Meet Maria Alejandra Salazar
Master of Divinity
What is your hometown and educational background?
I’m a 1.5 generation immigrant. My hometowns are Lima, Peru, and Skokie, Illinois. I earned my undergraduate degree in education and social policy with a minor in Latina/o studies from Northwestern University.
How has your time at Garrett-Evangelical shaped your ministry and calling?
My time at Garrett-Evangelical gave me the space and support I needed to heal from past wounds and tackle head on the questions that kept me up at night. Were it not for this time, I would not have been able to recognize the work of community organizing as a form of ministry. My time at Garrett-Evangelical helped me to articulate my call, denounce the death-dealing forces that dehumanize marginalized communities, and understand we must “announce the dream of a new society” (Paulo Freire, Pedagogy of Freedom). I was raised Catholic in Peru and have since wondered where I fit in. As a non-UMC student not seeking ordination, I questioned whether I belonged at Garrett-Evangelical. Thanks to faculty, peers, and the staff who work the dining hall, I realized there is a place for me — and that voices like mine are much needed. The future of theological education will be determined by what seminaries offer people like me, who seek theological grounding to do social justice work outside of the formally established church. Ultimately, I realized I am seeking wholeness for myself and my people. The people I feel called to minister with are not unlike me: religious “nones,” women of color, former or current organizers, immigrants who had to grow up too fast, individuals who carry rage, and those not connected to a traditional church and feel alone and like they do not belong anywhere, perhaps other than their movement organizing homes. Rather than feeling inadequate for not having a “church home,” I now feel called to build it, even if I am unsure or afraid of what that will look like.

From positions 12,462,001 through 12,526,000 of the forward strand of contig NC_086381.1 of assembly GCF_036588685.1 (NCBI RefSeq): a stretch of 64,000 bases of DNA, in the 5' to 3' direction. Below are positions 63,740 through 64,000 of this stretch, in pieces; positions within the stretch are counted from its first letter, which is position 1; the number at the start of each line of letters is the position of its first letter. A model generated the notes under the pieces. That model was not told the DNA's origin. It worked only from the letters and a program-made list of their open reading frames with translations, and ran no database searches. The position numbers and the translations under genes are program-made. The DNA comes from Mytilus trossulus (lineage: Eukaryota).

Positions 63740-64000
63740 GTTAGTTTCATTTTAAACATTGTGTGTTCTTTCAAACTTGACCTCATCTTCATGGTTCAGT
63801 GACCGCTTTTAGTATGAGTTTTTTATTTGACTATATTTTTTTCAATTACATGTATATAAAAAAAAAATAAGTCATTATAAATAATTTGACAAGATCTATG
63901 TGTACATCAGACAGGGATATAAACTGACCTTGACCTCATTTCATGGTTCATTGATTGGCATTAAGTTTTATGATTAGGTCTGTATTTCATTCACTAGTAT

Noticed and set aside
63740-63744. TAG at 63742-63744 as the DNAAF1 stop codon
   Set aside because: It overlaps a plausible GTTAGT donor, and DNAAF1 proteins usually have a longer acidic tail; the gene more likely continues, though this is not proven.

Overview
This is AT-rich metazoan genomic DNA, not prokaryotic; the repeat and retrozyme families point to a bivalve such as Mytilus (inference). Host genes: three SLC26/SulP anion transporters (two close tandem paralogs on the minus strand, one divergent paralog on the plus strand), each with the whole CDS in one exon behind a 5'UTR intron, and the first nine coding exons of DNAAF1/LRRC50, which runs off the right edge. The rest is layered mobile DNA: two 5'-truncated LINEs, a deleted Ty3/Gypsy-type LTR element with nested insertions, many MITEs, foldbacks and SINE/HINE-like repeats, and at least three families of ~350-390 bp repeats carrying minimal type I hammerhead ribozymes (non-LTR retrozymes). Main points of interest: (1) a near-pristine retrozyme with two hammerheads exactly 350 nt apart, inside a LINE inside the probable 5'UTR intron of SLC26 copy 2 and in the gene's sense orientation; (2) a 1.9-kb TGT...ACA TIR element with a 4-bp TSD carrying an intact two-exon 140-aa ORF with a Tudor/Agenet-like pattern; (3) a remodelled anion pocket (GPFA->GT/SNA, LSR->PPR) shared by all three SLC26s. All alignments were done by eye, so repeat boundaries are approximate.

What is your most transformative experience at Garrett-Evangelical?
Garrett-Evangelical has helped me articulate my calling through reflection in courses, exposure to public theologians, and experiences like the Clergy Call to Action in Standing Rock in November 2016, and studying in Chiapas in January 2017. I’ve been challenged and pushed to name my theology and find ways of living it publicly. My most transformative experiences have been:
- Seeing first-hand how spiritual practices can build resiliency
- Taking initiative on building an altar for Dia de los Muertos and inviting the community to participate in prayer and activities
- Integrating art into my Garrett-Evangelical experience (doing a mini-podcast as a final project, decorating classrooms and chalking outside with messages inspired from our time in Chiapas, dropping a banner from the Cross Tower)
In all of these, I brought my full self and was in relationship with others. Work like this addresses intergenerational trauma, which I view as my sacred task.
What are your plans or your hopes for your future?
Early in the spring semester, I accepted a position as a program associate for immigration initiatives at Borealis Philanthropy. I started working part time and will transition to full-time work in June. I hope to continue developing the research I started at Garrett-Evangelical, exploring community organizers and burnout and what it means to be a public theologian.